DOE Mission Relevance
The Department of Energy Joint Genome Institute (DOE JGI) is managed by the Department of Energy’s Office of Biological and Environmental Research (OBER) to produce high-throughput DNA sequencing and analysis in support of its missions in alternative energy, global carbon cycling, and biogeochemistry. These areas mirror DOE and national priorities to develop abundant sources of clean energy, to control greenhouse gas accumulation in the atmosphere (especially carbon dioxide, a key factor in global climate change), and to clean up contaminated sites for which DOE has ownership or stewardship responsibilities. Projects with direct relevance in these areas will have the best chance for selection. Projects focused on organisms for comparative purposes also are welcomed, but the applicant should clearly outline how sequencing of the proposed organism(s) will further a DOE mission.
Proposals focused on health or human disease are not allowed and will be rejected outright.
The United States is one of the world’s largest consumers of petroleum and most of this energy is used for transportation and industry. This drives the DOE’s focus on developing clean, sustainable alternative fuel sources. The search is on for fuels derived from cellulosic biomass — these fuels will offer energy on par with gasoline while fitting into our existing infrastructure. Sequencing projects at the DOE JGI that contribute to meeting this goal focus on one of three categories: developing plants that can be used as feedstocks for biofuel production, characterizing enzymes from fungi and microbes to break down the lignin and cellulose in plant walls, and identifying organisms that can ferment sugars into biofuels.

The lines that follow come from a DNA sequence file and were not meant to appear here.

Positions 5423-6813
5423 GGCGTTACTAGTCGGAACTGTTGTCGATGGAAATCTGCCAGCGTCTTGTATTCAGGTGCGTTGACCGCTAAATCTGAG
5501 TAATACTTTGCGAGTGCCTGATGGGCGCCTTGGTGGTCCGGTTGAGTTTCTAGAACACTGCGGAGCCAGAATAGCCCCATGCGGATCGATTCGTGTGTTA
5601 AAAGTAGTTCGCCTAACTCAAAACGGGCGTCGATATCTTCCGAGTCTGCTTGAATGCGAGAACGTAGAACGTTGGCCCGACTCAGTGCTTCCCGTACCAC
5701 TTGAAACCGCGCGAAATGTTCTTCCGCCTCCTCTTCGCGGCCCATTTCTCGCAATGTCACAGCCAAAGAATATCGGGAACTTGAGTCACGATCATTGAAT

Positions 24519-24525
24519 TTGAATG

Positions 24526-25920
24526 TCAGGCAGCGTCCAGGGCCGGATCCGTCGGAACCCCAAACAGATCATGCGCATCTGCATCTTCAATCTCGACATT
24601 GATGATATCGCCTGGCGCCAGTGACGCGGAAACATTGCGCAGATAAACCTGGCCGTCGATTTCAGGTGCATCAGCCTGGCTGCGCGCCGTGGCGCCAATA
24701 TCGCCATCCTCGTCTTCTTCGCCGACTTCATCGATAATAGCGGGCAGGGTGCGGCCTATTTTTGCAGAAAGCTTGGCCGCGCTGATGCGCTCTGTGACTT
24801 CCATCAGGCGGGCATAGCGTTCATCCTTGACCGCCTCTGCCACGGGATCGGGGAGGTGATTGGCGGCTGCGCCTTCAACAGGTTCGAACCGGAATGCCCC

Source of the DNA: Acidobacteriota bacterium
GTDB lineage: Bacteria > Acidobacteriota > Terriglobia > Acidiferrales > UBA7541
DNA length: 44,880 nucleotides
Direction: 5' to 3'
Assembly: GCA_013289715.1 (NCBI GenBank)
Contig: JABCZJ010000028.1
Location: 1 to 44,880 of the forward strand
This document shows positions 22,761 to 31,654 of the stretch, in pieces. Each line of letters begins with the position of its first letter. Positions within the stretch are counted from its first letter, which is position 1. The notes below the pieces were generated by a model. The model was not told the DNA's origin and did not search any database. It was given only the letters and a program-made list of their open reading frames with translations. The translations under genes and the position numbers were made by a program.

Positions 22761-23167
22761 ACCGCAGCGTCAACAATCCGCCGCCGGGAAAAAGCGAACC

The global carbon cycle regulates the levels of atmospheric carbon dioxide and the Earth’s climate. The carbon cycle is heavily dependent on the microbes that process and fix atmospheric carbon, promoting plant growth and degrading organic material. As microbes constitute the largest component of the Earth’s biodiversity, understanding how they metabolize carbon, and how environmental changes affect these processes, is crucial. The DOE JGI is sequencing large numbers of microbes and microbial communities that contribute to carbon cycling. With this information, researchers can develop better predictive models that could provide more effective contributions toward reducing the effects of increasing carbon dioxide emissions on the global climate.
The carbon cycle is not the only process that regulates the natural environment, and the field of biogeochemistry explores the full spectrum of biological, physical, geological, and chemical processes and reactions involved. Microbes and microbial communities that can degrade or otherwise transform environmental contaminants such as toxic chemicals or heavy metals are another area of focus for the DOE JGI.
Additional information about DOE’s Biological and Environmental Research program mission can be found at http://science.energy.gov/ber/.